The Echo report: A BBC farmer spent the day at a top south Essex spot, promoting healthy eating to youngsters.
Adam Henson, presenter of BBC’s Countryfile, was hand-picked to officially open the new polytunnel at Barleylands, in Billericay.
The polytunnel, also known as a hoop greenhouse or hoophouse, is made from polythylene. It functions like a green house, using the sun to extend growing times, enabling fruit and vegetables to be grown all year round. School children are invited to plant crops in the polytunnel, before being taught to cook with the freshly-picked produce.
Mr Henson, who runs a similar farm park in the Cotswolds, enjoyed a tour of Barleylands, before meeting youngsters and officially opening the polytunnel.
[quote width="auto" align="none" border="#0066cc" color="#0066cc" title="Quoted by Karen Watson, education officer"]The polytunnel is a great addition to our education programme and visiting schools have enjoyed harvesting vegetables and using them to top their healthy pizzas, made during their visit to the farm. It is a really useful tool as it extends the growing season of crops, meaning we can grow crops outside during the summer months and broadens the range of food, farming and cookery demonstrations we provide to children each year. It was a pleasure to showAdam a typical day at Barleylands, where we aim to help children make the connection from field to fork.[/quote]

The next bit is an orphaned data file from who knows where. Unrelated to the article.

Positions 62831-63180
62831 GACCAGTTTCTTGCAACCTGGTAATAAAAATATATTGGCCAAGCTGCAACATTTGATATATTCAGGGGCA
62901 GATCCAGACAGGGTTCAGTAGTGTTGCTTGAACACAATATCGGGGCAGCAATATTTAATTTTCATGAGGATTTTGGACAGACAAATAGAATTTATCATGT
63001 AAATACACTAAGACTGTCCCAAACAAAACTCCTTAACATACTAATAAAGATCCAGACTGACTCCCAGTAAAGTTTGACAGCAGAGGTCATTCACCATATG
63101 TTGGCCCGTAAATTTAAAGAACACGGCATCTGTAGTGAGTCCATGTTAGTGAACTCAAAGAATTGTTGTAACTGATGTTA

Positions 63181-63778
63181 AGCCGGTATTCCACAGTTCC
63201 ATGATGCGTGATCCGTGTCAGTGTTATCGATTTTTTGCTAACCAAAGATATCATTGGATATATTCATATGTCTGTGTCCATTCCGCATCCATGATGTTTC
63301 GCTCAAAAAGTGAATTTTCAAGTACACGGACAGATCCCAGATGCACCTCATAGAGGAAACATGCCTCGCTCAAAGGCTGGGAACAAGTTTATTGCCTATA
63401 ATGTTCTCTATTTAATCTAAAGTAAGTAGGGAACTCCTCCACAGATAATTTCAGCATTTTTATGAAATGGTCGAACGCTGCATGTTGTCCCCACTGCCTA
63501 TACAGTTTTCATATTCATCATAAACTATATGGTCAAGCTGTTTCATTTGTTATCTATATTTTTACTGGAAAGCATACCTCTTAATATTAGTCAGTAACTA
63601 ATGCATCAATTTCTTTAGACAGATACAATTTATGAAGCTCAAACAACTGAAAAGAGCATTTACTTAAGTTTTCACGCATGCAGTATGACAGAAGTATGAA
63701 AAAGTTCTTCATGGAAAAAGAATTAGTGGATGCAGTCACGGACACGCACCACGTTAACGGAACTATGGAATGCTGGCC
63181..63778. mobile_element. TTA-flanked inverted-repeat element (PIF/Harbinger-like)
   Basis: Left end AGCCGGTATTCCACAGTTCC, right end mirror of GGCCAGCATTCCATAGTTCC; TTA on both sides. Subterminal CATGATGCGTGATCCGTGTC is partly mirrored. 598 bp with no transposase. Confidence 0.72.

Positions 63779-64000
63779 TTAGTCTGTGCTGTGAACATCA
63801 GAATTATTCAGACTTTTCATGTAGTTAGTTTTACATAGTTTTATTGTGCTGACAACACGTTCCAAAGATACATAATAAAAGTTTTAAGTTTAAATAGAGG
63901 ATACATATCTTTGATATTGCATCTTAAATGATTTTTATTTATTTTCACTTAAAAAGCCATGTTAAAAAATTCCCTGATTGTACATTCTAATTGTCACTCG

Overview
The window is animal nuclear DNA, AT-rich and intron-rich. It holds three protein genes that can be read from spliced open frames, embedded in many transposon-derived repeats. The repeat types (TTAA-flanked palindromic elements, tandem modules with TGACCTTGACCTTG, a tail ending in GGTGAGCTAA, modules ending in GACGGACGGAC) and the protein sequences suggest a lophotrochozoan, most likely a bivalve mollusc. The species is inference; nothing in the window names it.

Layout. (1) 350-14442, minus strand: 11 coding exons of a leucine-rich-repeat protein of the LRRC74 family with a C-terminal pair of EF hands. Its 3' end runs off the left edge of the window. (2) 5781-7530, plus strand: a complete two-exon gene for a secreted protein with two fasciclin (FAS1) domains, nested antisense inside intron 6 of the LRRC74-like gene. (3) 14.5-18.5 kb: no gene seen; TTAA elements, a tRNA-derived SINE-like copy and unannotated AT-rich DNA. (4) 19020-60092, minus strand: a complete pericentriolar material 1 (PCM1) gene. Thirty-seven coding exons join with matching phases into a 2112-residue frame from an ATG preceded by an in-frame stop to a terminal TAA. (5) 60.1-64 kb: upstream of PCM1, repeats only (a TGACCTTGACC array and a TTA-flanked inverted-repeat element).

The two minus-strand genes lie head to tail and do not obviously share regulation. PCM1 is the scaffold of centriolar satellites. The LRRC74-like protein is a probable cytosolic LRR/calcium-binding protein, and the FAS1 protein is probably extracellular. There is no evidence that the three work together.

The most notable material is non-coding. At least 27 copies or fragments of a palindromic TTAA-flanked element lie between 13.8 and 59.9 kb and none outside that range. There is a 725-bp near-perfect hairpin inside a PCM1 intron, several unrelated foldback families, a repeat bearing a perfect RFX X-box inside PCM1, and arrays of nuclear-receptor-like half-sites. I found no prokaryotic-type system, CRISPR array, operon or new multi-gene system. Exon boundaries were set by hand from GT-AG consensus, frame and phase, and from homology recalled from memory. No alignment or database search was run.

The polytunnel was funded by a grant from Edible Essex, and green token nominations by shoppers at Waitrose, in High Street, Billericay.
Barleylands welcomes 12,000 schoolchildren for education visits each year, and also runs a programme in schools.
In 2013, the park and craft village was named as Educational Farm of the Year, by the National Farm Attraction Network.
Article and image sourced from the Echo.